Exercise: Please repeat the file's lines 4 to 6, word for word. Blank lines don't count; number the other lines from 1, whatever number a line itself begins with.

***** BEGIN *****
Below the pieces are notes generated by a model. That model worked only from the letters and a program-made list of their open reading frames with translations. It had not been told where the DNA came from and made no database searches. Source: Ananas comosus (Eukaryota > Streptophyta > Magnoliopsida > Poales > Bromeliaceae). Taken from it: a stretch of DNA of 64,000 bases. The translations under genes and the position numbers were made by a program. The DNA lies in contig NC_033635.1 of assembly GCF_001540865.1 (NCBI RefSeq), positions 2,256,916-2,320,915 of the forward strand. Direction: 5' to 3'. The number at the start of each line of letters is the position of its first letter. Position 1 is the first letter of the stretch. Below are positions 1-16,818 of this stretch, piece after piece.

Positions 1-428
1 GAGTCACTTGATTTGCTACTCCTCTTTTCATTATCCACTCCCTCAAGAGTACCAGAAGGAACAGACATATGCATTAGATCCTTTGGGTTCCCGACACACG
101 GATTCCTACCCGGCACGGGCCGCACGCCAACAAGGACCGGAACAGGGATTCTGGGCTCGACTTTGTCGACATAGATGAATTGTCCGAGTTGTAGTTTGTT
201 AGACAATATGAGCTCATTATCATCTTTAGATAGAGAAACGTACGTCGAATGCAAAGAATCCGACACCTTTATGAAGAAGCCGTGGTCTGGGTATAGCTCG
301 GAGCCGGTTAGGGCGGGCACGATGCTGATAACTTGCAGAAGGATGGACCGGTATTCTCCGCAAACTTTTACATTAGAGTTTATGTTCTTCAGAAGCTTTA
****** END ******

101 GATTCCTACCCGGCACGGGCCGCACGCCAACAAGGACCGGAACAGGGATTCTGGGCTCGACTTTGTCGACATAGATGAATTGTCCGAGTTGTAGTTTGTT
201 AGACAATATGAGCTCATTATCATCTTTAGATAGAGAAACGTACGTCGAATGCAAAGAATCCGACACCTTTATGAAGAAGCCGTGGTCTGGGTATAGCTCG
301 GAGCCGGTTAGGGCGGGCACGATGCTGATAACTTGCAGAAGGATGGACCGGTATTCTCCGCAAACTTTTACATTAGAGTTTATGTTCTTCAGAAGCTTTA